2. Differentiate instruction through a Universal Design for Learning lens. Focus on co-creating meaningful learning by “fixing” the curriculum—not the student.

3. Expand possibilities for learning through building relationships with students, with each other, and with yourself!

4. Go beyond the co-teaching models. Once you select the best co-teaching model for specific lessons, don’t stop there! Plan to differentiate and apply the UDL principles to keep it learner-centered. And why not make your students part of the co-teaching team? Think about adding variations to the co-teaching models through the application of the workshop model. Here’s one teacher’s experience applying a workshop approach, along with this 7th grade teacher’s experience shared by the Teaching Channel. Doesn’t that just get you thinking about how you and your co-teacher can ramp up learning in your classroom—together?

Reach Out and Expand Connections

Since co-teaching is about creating relationships, why not collaborate? Seek colleagues who are co-teaching and share ideas. Also, reach out and make your principal part of your co-teaching team. Principals are there to support and learn along with you—so make the connection—it will be worth it. Sometimes teachers can get lost in the minute-to-minute of co-teaching responsibilities. A principal’s view can provide objective, clear input to guide decisions. I reached out to two principals and asked: “What do you hope to see when you visit with co-teachers and students?” Paul McNeil, a middle school principal replied, “I see an opportunity to foster a synergistic relationship among the teachers and the students. There is an opportunity to differentiate with fidelity. I hope to see students engaged in learning by doing, using real world tools to solve real world problems.” How does Mr. McNeil’s vision align with creating co-teaching as an experience for you and your co-teacher?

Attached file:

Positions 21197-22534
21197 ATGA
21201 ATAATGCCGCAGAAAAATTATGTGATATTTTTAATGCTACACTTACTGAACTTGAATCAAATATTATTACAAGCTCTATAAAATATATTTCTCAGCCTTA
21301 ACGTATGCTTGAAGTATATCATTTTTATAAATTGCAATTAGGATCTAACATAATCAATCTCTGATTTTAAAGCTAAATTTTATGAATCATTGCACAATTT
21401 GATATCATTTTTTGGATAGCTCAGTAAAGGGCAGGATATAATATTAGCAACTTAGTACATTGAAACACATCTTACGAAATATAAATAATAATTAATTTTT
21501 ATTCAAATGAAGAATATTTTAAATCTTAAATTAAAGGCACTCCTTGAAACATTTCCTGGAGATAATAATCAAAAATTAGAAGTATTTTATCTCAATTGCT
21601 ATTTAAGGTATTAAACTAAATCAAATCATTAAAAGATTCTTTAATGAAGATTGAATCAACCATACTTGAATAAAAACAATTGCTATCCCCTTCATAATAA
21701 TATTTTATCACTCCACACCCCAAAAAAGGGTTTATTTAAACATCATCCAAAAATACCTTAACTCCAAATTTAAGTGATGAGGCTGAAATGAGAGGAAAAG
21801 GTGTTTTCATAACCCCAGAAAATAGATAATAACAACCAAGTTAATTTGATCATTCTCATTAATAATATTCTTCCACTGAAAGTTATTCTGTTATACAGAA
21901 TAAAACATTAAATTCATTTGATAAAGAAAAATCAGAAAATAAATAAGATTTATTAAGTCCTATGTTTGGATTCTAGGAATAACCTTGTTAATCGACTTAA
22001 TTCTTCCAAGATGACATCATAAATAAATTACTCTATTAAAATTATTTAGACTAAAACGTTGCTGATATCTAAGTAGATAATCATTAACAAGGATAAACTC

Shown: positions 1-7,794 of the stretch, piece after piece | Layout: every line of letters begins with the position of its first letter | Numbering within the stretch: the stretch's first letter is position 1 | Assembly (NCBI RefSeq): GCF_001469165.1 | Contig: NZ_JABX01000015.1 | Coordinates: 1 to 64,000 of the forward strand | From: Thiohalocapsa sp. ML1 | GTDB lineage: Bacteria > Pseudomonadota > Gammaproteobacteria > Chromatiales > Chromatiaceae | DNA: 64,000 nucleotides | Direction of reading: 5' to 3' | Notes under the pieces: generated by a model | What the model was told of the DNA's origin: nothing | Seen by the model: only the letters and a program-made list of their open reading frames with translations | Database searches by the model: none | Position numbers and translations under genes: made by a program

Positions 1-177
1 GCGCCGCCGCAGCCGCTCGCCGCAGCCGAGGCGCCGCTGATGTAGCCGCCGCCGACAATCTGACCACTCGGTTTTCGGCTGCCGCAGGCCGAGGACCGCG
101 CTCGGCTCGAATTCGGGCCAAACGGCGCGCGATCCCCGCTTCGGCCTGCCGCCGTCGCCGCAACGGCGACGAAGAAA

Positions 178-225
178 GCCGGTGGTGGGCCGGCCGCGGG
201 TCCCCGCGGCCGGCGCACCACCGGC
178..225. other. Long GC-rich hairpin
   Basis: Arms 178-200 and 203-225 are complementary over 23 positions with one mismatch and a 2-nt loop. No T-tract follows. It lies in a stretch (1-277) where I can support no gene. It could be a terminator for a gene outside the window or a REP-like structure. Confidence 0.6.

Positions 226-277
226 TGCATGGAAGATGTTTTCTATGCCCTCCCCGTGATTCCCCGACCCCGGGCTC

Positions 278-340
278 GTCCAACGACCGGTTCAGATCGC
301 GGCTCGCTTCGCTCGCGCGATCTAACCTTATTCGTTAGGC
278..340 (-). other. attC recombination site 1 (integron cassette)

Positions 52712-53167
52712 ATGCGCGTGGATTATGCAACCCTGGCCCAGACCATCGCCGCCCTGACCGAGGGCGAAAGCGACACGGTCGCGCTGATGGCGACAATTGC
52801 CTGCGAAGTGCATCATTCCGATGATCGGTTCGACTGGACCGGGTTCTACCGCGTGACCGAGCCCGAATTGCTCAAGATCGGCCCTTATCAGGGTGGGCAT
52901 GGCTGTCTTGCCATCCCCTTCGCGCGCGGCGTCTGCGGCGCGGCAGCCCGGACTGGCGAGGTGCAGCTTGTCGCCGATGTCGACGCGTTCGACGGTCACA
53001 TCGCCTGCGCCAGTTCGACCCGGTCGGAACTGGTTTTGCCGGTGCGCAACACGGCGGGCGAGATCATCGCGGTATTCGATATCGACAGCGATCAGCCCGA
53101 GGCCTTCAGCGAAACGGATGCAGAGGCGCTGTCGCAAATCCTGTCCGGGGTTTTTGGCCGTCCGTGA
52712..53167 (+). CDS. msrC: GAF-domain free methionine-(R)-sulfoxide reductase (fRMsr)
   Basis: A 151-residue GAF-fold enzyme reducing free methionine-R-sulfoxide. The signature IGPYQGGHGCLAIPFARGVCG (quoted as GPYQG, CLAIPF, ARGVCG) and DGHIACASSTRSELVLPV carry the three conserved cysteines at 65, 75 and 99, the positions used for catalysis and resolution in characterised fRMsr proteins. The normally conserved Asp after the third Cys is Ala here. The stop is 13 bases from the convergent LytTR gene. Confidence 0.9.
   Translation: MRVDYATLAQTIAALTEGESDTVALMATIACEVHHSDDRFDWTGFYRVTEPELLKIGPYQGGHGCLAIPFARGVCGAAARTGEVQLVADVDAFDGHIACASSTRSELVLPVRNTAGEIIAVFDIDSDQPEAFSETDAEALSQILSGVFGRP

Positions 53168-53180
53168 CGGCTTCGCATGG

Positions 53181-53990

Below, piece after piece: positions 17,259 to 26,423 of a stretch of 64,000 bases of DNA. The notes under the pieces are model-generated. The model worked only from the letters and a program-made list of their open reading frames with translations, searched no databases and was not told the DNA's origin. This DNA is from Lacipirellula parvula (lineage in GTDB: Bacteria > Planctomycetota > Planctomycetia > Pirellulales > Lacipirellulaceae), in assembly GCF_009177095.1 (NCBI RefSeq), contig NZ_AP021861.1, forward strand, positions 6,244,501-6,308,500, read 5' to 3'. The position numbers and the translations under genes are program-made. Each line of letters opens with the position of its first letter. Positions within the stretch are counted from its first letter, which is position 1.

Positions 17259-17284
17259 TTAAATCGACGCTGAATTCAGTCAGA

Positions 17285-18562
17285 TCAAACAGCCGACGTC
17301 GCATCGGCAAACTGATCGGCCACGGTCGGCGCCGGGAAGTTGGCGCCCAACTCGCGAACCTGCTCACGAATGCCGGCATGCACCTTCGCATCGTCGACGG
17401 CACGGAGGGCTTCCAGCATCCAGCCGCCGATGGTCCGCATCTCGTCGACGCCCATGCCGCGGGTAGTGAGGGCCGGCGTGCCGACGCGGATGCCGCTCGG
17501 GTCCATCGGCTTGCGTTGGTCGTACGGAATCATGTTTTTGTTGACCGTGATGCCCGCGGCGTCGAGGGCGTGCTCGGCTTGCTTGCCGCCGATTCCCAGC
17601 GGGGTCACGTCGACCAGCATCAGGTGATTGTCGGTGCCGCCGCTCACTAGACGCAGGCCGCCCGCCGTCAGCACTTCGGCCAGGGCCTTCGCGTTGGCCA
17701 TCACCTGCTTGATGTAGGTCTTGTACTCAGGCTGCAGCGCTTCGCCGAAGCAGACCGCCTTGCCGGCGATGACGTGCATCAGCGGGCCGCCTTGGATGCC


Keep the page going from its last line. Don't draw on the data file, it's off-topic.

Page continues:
From an elementary principal’s viewpoint, Mary Grace Lynch shared five questions that drive her view of co-teaching success as she visits inclusive classrooms.

1. How different would this learning experience be with only one teacher in this classroom?

2. Are we grouping students based with a preconceived mindset (preference for heterogeneous or homogenous groupings) or by informed and collaborative professional decision making?

3. Is this the best instructional model to meet the learning goal at hand?

4. Are we doing all we can to meet the goals of student IEP’s?

5. Did learning take place?

Ms. Lynch feels the workshop model is the “ultimate teaching model” and co-teachers can come together to double the potential effectiveness of this learner-centered classroom.

There’s a big difference between just fulfilling your co-teaching position because it is your assignment for the year and experiencing it to expand the learning opportunities with your co-teacher and your students. It takes that spirited commitment and sparked curiosity that must be nurtured, embraced, and accepted as a natural part of the learning process in your classroom. What choice will you make?

Do you experience co-teaching—or just go through the motions? What steps can you take to experience those co-teaching perks? Let’s keep the conversation going.